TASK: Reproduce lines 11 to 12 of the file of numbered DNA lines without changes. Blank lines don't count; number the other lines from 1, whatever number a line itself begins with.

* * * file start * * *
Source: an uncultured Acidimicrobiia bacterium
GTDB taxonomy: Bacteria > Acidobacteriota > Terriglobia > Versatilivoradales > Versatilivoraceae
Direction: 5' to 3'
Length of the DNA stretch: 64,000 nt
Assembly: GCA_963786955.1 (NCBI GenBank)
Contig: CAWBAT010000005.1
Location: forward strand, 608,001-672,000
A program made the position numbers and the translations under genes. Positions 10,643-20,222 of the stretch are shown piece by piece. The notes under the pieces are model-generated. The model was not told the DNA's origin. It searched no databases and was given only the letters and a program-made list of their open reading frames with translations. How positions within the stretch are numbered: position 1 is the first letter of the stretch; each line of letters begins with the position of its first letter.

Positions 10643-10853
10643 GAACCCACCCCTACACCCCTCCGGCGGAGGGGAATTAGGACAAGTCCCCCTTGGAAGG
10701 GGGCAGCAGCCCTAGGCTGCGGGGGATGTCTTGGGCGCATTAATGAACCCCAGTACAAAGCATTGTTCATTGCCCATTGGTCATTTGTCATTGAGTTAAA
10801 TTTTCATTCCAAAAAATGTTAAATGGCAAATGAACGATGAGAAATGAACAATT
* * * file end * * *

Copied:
10701 GGGCAGCAGCCCTAGGCTGCGGGGGATGTCTTGGGCGCATTAATGAACCCCAGTACAAAGCATTGTTCATTGCCCATTGGTCATTTGTCATTGAGTTAAA
10801 TTTTCATTCCAAAAAATGTTAAATGGCAAATGAACGATGAGAAATGAACAATT